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Tuesday January 29th 2019

Advice for 42-year-old jobless PMET: Be realistic about entering the lucrative bank sector

Hi Daniel,

You need to wake up from dreamland and understand the job market in the banking industry.

Every year, there are thousands of young graduates from NUS/NTU/SMU/Overseas Ivies in their 20s eagerly applying for these banking mid-office analyst type jobs you want. Less than 10% of them get it in the end.

You already 42 years old with a private degree bought off the shelf and actually think you have a chance of getting in?

Not going to happen.

Why would a bank give up finance Masters/Honors SMU young grad to hire a middle age man with a private commerce degree and clerical experience?

Not being elitist, but that’s the reality.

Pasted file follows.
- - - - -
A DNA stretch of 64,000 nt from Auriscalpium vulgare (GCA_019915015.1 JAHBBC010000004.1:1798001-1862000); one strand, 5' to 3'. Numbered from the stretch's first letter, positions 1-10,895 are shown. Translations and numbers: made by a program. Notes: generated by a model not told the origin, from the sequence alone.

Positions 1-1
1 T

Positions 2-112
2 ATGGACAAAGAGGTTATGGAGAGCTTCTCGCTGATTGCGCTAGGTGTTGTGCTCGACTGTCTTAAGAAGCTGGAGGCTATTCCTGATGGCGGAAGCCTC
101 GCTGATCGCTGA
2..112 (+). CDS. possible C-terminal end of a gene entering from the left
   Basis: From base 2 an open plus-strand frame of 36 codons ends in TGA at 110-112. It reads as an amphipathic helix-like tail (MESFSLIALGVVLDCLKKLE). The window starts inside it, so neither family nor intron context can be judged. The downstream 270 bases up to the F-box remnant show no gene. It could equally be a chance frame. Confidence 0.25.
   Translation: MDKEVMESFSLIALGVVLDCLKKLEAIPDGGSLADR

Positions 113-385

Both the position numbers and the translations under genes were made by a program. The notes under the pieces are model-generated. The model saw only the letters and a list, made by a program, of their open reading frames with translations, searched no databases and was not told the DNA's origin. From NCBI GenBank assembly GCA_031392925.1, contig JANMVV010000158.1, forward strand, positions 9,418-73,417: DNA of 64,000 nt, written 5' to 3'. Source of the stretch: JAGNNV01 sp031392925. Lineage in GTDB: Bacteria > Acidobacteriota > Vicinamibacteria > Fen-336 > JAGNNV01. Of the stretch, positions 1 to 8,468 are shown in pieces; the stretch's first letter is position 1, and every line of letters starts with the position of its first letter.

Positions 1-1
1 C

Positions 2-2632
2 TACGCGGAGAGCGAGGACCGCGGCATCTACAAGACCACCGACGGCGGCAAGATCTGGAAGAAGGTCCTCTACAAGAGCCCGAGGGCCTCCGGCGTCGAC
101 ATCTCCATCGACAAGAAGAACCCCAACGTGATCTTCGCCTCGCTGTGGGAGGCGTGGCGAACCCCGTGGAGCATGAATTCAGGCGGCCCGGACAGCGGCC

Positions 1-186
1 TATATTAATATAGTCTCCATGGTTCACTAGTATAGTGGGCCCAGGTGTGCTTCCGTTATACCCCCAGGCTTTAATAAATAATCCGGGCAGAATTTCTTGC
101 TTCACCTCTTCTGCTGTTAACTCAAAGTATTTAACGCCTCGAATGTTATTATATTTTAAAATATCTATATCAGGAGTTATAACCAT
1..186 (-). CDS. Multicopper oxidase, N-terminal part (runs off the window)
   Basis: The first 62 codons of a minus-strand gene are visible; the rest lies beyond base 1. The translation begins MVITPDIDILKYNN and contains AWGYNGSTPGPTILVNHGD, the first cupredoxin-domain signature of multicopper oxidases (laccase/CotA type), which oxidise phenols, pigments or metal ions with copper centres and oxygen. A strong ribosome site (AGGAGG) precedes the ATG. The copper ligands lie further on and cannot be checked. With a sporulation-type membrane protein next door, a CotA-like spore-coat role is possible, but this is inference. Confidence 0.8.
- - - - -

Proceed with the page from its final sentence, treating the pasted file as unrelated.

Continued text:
The more important thing is to ask yourself why must get so hung up in joining a bank? Other than you used to work as a bank clerk / teleoperator, I don’t see any strong reason not to consider other places.

Banking is the 2nd most highly paid and competitive industry after oil & gas sector in Singapore, you need to be realistic and be more open to other jobs in other industries.

Already the going is tough for you because of your age and weak qualification; the worse thing to do is to bang head against the wall by insisting on competing in a place that is totally out of your league.

My advice is to keep an open mind and apply for any entry level executive position that comes along and slowly build up the relevant experience, network and competency.

I think you still have a decent chance in a small stat board, GLC or local SME.

This may not make you big money, but it is better than daydreaming about banks.

Editor’s note: This is a comment submitted on 2014/06/12 at 3:58 pm for -

42-year-old jobless PMET feeling frustrated that he is unable to gain access to banking sector

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13 Responses to “Advice for 42-year-old jobless PMET: Be realistic about entering the lucrative bank sector”